Month: September 2013

Mondays Are For Practicing Grace

I think I should start every Monday in a garden like this one.

I think I should start every Monday in a garden like this one.

Monday. Not my favorite word. Not my favorite day of the week. At 6:40 a.m., before my alarm had the opportunity to interrupt my sleep, youngest son busts into my room ready to beat his brother to the first shower of the day. I knew this was trouble because the first shower has traditionally gone to our unusually early-rising Joe, but honestly I was in denial that the weekend was over and not quite awake enough yet to deal with him so I let it slide. I remained in bed, trying to savor the last few minutes of relative peace before my week had to begin in an official capacity. After about five minutes, Luke exited the shower still giddy about his triumph.

“I can’t believe I beat Joe to the first shower. I’m going to hurry and get dressed before he gets in here. I want to beat him downstairs,” he announced to me from the bathroom.

“It’s not a race,” I reminded him.

“I know,” came the rejoinder. “I just never get to be first.”

This is true. He’s the youngest. He’s acutely aware that he is forever behind the curve of his older brother. He’s been in second place his entire life. He gets the hand-me-downs. He has to wait until he’s bigger to do things his brother is already allowed to do. Any chance to be first is a treat. I get that. I also knew Joe would be annoyed because the first shower of the day is a big deal to him for some reason. Sure enough I was right. Just a minute later, Joe burst into my room, saw Luke fully dressed with wet hair, and started yelling.

I get first shower of the day. I always get first shower, Luke! Why did you do that?”

At this point, the boys began bickering loudly and I began slowly coming into reality. Lovely way to start a week. I rolled out of bed, hoping to minimize the damage to the morning. I told Luke to get downstairs and out of the way and snapped at Joe to get over it and get into the shower, which he did. Less than 30 seconds later, I heard the water shut off. Was he kidding me? All that fuss for a 30-second shower? There’s no way he actually used soap. The kid barely had time to get wet.

“What are you doing?” I asked, striding into the room in full-on, overtired annoyance.

“I’m done,” he replied.

“Oh no you’re not. No way. You didn’t wash your hair.”

“Yes, I did,” he retorted.

“That’s not possible,” I said, raising my voice and upping the ante.

“I did, Mom,” he insisted.

“You threw a complete fit because you didn’t get the first shower. You started my morning with screaming, and now you take a 30-second shower after all that commotion? Nuh uh. Get back in there.”

From there, things rapidly shot downhill like an Olympic bobsled team gaining momentum. Joe was mad I thought he was lying about washing his hair. I was mad that he had made such a huge issue out of his shower time and then didn’t even bother to take it. He began crying and I was beyond irritated that this was the inauspicious beginning to my week. I sent him downstairs while I worked on my frustration by stomping and banging around upstairs. Childish, I know, but I was exhausted. I thought everyone in my house understood that you don’t wake this sleeping dragon beast by screaming in my lair.

When I had finally chilled enough to arrive downstairs, Luke was busily getting water bottles and lunches ready (feeling a bit guilty, I suppose, for knowingly starting a war for the sake of being first). Joe was sitting on the living room sofa crying. I tried to pull myself together and regain control of the situation. I could not understand why he was making such a big deal out of missing the first shower. Then I started to wonder why I was making an even bigger deal about his big deal. I certainly wasn’t helping anything with my histrionics. I stopped, took a long, deep, yoga breath to the count of ten, and went over to hug Joe. I told him I was sorry for yelling at him and for not believing he’d washed his hair. He hugged back and told me he was sorry for starting our day with a fight. He was starting to calm down. I looked at the clock and realized we had 15 minutes before we had to leave. I went off to fix him some breakfast, satisfied that once he had some food we’d get beyond the ugliness. Quietly I berated myself for acting like such a brat.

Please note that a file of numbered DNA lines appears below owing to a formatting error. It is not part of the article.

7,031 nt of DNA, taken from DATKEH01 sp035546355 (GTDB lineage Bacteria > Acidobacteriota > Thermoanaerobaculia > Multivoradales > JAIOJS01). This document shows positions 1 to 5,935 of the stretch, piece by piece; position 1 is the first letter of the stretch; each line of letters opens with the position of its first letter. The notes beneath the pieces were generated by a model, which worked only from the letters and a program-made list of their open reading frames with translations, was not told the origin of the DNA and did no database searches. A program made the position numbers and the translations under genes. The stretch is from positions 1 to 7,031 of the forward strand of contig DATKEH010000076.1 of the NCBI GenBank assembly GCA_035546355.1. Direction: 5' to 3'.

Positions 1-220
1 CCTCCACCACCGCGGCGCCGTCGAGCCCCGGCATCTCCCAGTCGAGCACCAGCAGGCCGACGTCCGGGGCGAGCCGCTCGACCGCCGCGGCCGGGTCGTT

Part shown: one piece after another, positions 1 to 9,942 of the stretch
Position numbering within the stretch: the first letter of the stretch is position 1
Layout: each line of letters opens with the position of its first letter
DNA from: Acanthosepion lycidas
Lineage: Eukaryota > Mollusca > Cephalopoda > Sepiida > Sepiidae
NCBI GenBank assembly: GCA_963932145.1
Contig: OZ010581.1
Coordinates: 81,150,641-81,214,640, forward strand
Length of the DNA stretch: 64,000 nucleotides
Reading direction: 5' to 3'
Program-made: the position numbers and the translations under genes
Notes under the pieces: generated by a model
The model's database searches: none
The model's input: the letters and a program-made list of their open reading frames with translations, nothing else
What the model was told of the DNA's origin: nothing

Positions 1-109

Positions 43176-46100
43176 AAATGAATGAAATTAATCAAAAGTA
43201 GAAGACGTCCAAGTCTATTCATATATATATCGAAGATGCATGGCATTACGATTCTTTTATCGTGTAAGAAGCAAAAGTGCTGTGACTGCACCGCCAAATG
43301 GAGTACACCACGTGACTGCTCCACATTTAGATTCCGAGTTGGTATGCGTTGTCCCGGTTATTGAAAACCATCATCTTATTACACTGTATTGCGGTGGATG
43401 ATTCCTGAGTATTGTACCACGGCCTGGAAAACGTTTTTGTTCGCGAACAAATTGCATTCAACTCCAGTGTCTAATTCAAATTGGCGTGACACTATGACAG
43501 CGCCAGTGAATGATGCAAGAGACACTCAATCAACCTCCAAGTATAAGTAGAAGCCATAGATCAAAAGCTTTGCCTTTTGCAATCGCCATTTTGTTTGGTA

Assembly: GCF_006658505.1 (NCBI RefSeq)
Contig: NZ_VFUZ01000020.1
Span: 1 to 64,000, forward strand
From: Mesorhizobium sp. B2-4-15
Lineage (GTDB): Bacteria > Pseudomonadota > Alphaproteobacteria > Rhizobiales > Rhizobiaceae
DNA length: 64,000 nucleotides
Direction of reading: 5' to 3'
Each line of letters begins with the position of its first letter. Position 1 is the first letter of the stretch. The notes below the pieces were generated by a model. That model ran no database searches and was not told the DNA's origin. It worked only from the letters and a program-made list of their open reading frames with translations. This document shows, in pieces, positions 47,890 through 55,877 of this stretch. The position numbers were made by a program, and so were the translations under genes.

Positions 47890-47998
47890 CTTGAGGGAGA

When breakfast was ready, I called Joe into the kitchen. He came to the counter, sat down to the gluten-free waffle in front of him, looked up at me with a smile and pleasantly said, “Good morning, Mom.”

My 12 year old was schooling me in how to deal with setbacks. He’d decided to leave the mistakes of the morning behind. Yes. Monday had started out badly, but that didn’t mean we couldn’t change it. We could simply declare a do-over and move on. So, we did. I decided right then that do-overs should be my theme for the week. This came in handy a bit later in my Monday morning when I got to the Corepower studio for my flow-yoga class only to discover I’d gone to the wrong studio. Oops. Guess I’d be attending afternoon yoga instead.

Of all the days of the week, Mondays rejoice the most in providing me with multiple opportunities to practice grace.

My Suburban Life On The Edge

Almoose but not quite dressed

Almoose but not quite dressed

For as long as I can remember, I’ve been invested in my appearance. Some might call it vanity. I call it self-respect, and my mother insisted upon it. We were not allowed to leave the house wearing inappropriate clothing. We could follow the trends of fashion as long as we were adequately covered, and our clothing was age appropriate. This meant my parents did not buy me high heels (3″ wedges) until I was about 16. As a teen I wore the requisite four layers of preppy era clothing, ensuring my parents did not have to worry about my leaving the house in short shorts and cropped tops like I see so many young girls wearing at the bus stop today. In college, I never once went to class in sweatpants. My ironing habit is legendary among my friends, most of whom have declared me insane for bothering with ironing when I don’t work outside the home. Perhaps ironing is not the best use of my precious time on this planet, but I can’t seem to get that monkey off my back.